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From: Dragan Milenkovic (tyrant_at_[hidden])
Date: 2003-10-16 01:20:10

>Date: Tue, 14 Oct 2003 16:02:25 +0300
>From: "Peter Dimov" <pdimov_at_[hidden]>
>To: "Boost Users mailing list" <boost-users_at_[hidden]>
>Subject: Re: [Boost-users] shared_from_this
>Dragan Milenkovic wrote:
>>Hello, people,
>>I've been using enable_shared_from_this a LOT, mostly for implementing
>>the Observer pattern (an object holds a list of weak pointers to it's

>>Also, any comments on the designs I used? Better observers?
>It is hard to say; you'll need to go into more detail about the observers.
>If they are only notified on destruction of the observed entity, the typical
>shared_ptr approach is to reverse/eliminate the dependency and make the
>observers store weak pointers to the "observee".
>For other notification scenarios, there is the usual tradeoff between
>polling and messaging. I prefer polling most of the time since this
>eliminates the need to store an observer list and makes it possible to
>"observe" classes that weren't specifically designed for this, but there may
>be a performance cost.
Well this (new) question is about observers in general, concurrent
programming and C++.
I believe to be making my way up the learning curve, but this seems to
be a bit of problem.

The proper destruction... Here is what I've been thinking.
First the destruction of the subject (observee). As proposed in "Design
the subject could notify the observers about being destroyed, so the
observers can handle
that situation. But in my (more or less limited) experience, most often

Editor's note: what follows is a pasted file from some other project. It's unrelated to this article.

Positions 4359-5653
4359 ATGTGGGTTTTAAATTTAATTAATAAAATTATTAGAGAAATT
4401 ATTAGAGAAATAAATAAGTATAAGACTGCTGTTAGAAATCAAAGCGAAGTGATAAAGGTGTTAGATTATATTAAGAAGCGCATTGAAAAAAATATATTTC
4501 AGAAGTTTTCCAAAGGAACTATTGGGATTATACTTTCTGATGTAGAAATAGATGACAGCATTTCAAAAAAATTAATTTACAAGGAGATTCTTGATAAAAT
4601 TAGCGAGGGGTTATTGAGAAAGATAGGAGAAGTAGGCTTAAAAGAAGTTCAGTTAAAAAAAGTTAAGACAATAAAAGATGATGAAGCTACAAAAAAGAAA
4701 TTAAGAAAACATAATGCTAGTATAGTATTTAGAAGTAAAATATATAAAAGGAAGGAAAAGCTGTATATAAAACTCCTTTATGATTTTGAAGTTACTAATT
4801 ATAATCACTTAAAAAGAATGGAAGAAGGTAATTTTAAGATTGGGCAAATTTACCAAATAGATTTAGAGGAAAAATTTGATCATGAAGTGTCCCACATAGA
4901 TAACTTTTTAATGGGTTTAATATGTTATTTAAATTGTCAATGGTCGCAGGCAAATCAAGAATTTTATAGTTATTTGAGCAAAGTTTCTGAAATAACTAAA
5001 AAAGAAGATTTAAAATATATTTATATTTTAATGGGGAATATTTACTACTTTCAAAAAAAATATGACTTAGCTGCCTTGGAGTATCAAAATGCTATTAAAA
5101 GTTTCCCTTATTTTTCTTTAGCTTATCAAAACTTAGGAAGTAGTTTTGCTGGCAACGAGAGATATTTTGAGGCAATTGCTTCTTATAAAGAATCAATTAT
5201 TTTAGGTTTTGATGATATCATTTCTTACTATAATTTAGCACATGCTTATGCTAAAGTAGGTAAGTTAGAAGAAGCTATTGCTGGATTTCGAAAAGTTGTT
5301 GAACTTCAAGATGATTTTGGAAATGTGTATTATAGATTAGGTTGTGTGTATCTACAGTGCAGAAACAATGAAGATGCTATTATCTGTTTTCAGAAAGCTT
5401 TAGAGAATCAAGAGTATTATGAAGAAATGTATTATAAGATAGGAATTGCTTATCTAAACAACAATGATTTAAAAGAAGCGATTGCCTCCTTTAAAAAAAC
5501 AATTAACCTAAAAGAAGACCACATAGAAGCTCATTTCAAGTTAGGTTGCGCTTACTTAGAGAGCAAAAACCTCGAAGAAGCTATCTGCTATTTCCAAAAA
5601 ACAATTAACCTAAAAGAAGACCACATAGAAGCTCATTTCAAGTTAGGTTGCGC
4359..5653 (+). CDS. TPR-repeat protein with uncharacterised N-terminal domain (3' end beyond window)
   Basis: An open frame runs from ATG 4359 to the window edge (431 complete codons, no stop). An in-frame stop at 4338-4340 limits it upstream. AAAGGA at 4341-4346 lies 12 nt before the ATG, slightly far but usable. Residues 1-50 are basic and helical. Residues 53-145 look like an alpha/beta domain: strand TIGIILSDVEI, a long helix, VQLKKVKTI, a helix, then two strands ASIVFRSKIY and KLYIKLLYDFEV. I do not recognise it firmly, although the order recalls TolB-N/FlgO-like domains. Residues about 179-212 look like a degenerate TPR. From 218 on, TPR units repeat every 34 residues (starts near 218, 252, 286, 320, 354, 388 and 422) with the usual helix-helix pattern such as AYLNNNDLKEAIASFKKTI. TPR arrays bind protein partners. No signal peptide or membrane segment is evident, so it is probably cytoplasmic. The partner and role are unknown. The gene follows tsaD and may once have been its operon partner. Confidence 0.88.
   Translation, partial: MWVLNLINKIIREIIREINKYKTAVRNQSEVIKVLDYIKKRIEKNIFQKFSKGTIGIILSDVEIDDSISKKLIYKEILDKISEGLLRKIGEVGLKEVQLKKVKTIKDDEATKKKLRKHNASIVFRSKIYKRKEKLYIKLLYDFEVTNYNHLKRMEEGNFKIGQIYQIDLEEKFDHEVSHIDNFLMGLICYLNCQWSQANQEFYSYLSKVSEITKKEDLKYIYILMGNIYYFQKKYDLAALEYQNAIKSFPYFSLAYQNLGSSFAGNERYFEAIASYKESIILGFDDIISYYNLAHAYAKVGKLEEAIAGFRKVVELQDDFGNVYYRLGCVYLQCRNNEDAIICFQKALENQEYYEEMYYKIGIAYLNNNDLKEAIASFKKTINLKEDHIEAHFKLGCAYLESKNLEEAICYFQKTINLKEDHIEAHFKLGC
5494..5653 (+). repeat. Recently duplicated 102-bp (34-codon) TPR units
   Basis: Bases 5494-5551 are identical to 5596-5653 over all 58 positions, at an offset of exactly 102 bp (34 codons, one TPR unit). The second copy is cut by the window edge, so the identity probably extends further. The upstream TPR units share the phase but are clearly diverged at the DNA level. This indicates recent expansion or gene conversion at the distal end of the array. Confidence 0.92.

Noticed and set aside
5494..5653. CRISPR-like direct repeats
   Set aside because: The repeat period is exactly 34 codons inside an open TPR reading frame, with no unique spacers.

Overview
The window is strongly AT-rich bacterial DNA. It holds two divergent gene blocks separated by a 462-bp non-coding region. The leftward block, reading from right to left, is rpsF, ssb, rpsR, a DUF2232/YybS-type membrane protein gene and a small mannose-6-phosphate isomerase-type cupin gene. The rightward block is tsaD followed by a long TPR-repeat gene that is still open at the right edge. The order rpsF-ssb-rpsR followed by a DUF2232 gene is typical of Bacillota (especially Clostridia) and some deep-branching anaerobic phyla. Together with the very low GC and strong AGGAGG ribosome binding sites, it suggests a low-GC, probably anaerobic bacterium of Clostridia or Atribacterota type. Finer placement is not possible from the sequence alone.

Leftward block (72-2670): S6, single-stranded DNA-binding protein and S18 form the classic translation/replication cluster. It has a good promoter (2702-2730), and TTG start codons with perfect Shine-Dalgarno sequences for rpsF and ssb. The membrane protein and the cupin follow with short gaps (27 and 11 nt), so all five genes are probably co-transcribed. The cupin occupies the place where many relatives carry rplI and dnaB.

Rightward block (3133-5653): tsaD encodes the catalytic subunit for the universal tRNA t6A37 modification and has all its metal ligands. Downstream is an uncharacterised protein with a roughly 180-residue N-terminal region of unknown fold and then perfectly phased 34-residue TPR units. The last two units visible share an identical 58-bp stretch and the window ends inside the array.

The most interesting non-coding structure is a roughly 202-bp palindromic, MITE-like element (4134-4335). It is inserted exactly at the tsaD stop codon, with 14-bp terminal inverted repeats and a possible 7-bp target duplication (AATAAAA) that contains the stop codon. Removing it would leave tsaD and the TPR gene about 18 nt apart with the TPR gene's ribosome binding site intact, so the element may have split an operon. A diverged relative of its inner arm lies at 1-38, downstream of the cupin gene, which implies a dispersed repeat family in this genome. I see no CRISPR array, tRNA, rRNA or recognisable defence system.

the observer is the
one that controls the life-time of the subject (possibly by the means of
So this really presents no problem...

But how to synchronize the destruction of the observer with a nofication
originating from
another thread? The observer's destructor would most likely perform
But a call to Observer::update might have already been dispatched...
The possible solutions I can think of are:

1. Make Subject::unregister have a postcodition stating that the
observer will receive
notifications no more (as of the moment the function returns). The words
that come
into my mind while thinking of possible implementations are: mutex,
dead-lock, inconsistency... What should the observer be allowed to do
from inside
the update function? Inspect only? I guess that could work...

2. Subject holds weak_ptr<Observer> and removes dead observers. I like
it because
of simplicity, but it (possibly) requires that Observer inherits
In my design, the subject usualy passes a pointer to itself in the
Observer::update method...
Better yet - a shared_ptr, as it is more clean to compare shared
pointer, especially inside
the container. And how does it get shared_ptr to itself?
shared_from_this() again.
Is it really necessary? Although it does make the code easier to maintain.

I might be wrong, but I get the impression that there is not much
information on
multithreading and destruction in C++. Destruction the way it is, makes
C++ my language
of preference. The lectures usually starts with a queue or a buffer with
one mutex and one (or two)
conditional variables, but it doesn't get any better. How is the queue
destroyed? What about
consumer which is waiting on a conditional variable?
What is the common way of dealing with all this? Java-like interrupt?
That's basically what I've
been doing.

Many thanks,
Dragan Milenkovic

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